Are you negotiating in good faith? This is essential, both professionally and ethically. What does this mean? Simply stated, it implies that both parties sincerely want the deal to go through and are working together toward that goal. Here is an example. XYZ Company offers you $60K. You counter-offer at $66K and the employer agrees. You call back later and decline the offer because you decided the job was not right for you. Whoa! That’s bad faith! When you asked for the additional $6K, you were in effect saying, “This is a great match and the only deal breaker is the money. If you fix the money by raising it by $6K then I am coming to work for you.”

Moral - do not ask for more money until and unless all other issues are resolved and you are ready to accept the offer.

When should you ask? One of the biggest mistakes is making a counteroffer at the end of the decision timeline. For example, if you and the company have agreed that you will respond to the offer by October 1, it is bad form to call that day and ask for more money. Assuming the company will negotiate, the process required to modify and approve the offer may take several days.

Whom should you ask? Your best bet is your future boss. He or she wants you on the team, has lobbied for you, and has strongly recommended and/or approved your offer. Hopefully, your boss will go to bat for you again. As a matter of courtesy, you should also keep human resources in the loop, although it is also possible that that department will take the lead in the negotiation.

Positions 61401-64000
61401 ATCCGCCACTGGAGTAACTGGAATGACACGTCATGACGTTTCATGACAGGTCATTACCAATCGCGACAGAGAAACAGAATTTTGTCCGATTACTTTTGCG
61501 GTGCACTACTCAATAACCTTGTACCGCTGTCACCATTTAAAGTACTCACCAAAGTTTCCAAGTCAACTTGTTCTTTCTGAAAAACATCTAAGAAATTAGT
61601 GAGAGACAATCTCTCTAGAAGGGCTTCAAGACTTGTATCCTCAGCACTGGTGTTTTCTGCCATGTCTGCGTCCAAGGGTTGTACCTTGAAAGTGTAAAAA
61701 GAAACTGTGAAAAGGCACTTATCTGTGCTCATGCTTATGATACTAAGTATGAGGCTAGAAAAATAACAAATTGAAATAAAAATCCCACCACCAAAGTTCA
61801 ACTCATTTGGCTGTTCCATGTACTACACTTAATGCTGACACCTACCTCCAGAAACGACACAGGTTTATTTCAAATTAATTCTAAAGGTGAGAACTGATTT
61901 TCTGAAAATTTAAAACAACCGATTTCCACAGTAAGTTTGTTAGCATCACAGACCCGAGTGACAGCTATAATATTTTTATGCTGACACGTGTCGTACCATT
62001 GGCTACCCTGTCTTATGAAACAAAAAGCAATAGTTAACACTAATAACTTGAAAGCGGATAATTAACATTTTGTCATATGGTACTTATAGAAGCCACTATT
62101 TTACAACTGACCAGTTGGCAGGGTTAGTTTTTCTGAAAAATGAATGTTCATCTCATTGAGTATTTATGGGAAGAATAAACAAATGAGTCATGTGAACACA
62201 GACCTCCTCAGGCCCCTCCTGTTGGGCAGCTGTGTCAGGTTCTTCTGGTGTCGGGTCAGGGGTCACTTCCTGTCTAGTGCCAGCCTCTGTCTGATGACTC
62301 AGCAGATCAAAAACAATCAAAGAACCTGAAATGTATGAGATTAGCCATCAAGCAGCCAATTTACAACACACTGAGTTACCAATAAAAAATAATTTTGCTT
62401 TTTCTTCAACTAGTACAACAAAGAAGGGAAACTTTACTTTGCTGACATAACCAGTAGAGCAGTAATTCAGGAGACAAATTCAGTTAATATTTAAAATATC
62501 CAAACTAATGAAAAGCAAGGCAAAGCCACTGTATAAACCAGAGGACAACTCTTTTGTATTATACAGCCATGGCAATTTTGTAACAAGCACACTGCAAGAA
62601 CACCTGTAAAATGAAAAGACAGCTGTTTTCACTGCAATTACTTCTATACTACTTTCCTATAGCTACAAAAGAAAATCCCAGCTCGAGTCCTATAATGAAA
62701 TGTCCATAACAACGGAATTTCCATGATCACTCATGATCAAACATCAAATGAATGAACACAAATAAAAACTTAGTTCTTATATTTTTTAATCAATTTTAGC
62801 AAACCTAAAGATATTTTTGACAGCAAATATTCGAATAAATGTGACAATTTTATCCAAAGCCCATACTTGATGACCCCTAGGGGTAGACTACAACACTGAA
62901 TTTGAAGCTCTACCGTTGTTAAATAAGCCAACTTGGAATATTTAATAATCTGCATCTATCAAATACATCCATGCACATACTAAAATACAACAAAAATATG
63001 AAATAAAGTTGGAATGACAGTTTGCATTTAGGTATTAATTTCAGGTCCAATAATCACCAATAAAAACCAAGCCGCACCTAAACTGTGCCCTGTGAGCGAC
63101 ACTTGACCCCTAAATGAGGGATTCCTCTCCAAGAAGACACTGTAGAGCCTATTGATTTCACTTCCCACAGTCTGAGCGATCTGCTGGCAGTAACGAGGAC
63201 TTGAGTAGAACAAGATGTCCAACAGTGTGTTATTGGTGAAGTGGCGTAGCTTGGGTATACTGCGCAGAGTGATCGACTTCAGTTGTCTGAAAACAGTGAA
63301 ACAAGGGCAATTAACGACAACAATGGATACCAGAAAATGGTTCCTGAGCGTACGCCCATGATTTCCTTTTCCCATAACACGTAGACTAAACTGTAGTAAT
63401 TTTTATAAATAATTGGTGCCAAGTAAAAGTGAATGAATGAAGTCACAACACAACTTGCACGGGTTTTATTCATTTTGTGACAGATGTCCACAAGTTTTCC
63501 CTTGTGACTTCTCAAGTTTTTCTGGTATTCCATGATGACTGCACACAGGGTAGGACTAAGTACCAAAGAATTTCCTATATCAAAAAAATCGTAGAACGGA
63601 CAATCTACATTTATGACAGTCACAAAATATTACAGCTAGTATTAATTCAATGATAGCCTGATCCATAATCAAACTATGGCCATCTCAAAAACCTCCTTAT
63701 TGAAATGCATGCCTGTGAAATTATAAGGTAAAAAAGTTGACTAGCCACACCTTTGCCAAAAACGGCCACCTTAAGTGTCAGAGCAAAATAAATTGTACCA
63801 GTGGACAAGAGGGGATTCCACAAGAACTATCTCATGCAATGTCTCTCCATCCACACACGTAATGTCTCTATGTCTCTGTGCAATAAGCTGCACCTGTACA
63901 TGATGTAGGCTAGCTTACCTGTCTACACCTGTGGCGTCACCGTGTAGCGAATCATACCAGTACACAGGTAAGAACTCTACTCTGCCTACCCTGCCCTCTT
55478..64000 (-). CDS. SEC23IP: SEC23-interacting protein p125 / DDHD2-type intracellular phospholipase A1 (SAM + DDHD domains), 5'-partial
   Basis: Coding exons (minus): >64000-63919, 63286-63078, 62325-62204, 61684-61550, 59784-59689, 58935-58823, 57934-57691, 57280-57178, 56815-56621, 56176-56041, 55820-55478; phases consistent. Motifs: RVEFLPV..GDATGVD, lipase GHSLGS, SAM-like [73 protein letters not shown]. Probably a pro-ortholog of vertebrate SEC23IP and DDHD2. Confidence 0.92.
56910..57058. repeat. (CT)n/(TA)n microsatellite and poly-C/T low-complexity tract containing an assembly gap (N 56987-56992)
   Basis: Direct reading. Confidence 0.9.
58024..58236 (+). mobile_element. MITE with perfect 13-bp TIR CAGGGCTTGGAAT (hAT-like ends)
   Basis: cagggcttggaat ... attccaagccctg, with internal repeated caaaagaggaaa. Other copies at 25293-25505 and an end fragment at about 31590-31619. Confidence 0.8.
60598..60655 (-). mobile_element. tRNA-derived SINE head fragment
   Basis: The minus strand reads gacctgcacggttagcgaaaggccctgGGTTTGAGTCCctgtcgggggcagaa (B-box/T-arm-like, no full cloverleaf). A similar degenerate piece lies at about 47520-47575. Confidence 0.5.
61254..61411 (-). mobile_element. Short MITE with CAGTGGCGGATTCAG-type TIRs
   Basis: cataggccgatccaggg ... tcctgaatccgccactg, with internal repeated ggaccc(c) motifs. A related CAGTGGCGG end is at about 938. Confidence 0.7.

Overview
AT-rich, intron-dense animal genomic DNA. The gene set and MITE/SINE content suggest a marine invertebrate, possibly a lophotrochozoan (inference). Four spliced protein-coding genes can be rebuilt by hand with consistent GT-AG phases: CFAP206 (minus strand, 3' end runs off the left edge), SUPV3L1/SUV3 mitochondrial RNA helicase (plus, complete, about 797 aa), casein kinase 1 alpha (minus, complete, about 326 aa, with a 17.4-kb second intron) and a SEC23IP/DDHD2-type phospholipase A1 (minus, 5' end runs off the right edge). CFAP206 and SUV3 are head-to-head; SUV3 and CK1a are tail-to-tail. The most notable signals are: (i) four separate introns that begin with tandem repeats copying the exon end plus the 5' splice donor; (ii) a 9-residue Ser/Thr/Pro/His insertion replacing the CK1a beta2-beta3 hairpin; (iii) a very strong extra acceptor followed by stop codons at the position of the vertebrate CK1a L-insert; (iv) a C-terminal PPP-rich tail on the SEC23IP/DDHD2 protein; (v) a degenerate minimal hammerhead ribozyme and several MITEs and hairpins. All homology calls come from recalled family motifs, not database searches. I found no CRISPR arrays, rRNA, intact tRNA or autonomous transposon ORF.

Have you set the stage properly? When a company makes an offer, the employer is telling you that the company wants you on its team. The company believes you are the right person for the job and you have sent very strong signals of interest. It is important to let the company know that you are excited and enthusiastic about the opportunity, but there is one area in which you need help. The employer will want to help you solve this problem. You let the company know that you are ready to commit if it can up the ante. Using your leverage, you explain why you believe the offer undervalues your worth and ask if there is any room for negotiation. You should be prepared to propose a counteroffer, one at which you are prepared to accept the position.

Finally, will you pass this test? There are three possible responses to your request for more money: yes, no, or something in between. Here is a test. If this is really the right opportunity for you, then you should be prepared to accept, regardless of the response. Think about it. The first possibility is a no-brainer, assuming you are indeed negotiating in good faith. As to the second and third possibilities, let’s revisit our $60K example. The company offers $60K, you counter at $66K, it comes back with $63K, and you decline. If you are walking away from the opportunity because of $3K, then this was not a good fit anyway. Do the math. $3K divided by 12 paychecks, less taxes, works out to about $180 per month. If the difference between ‘yes’ and ‘no’ is $180 per month, then it is most likely a mismatch anyway. Even if the company does not budge from $60K and the delta becomes $360 per month, the same logic applies. Factor in a reasonable increase at the one-year point and the spread evaporates.

Military to civilian salary negotiation can be hazardous. It is a process with rules, but they are not simple. Navigating these waters is tricky. Let good faith be your polar star, stay off the reef and complete your journey successfully.

GOOD HUNTING!

Tom Wolfe is contributing editor & columnist for Military Transition News and author of ‘Out Of Uniform: Your Guide to a Successful Military-to-Civilian Career Transition.’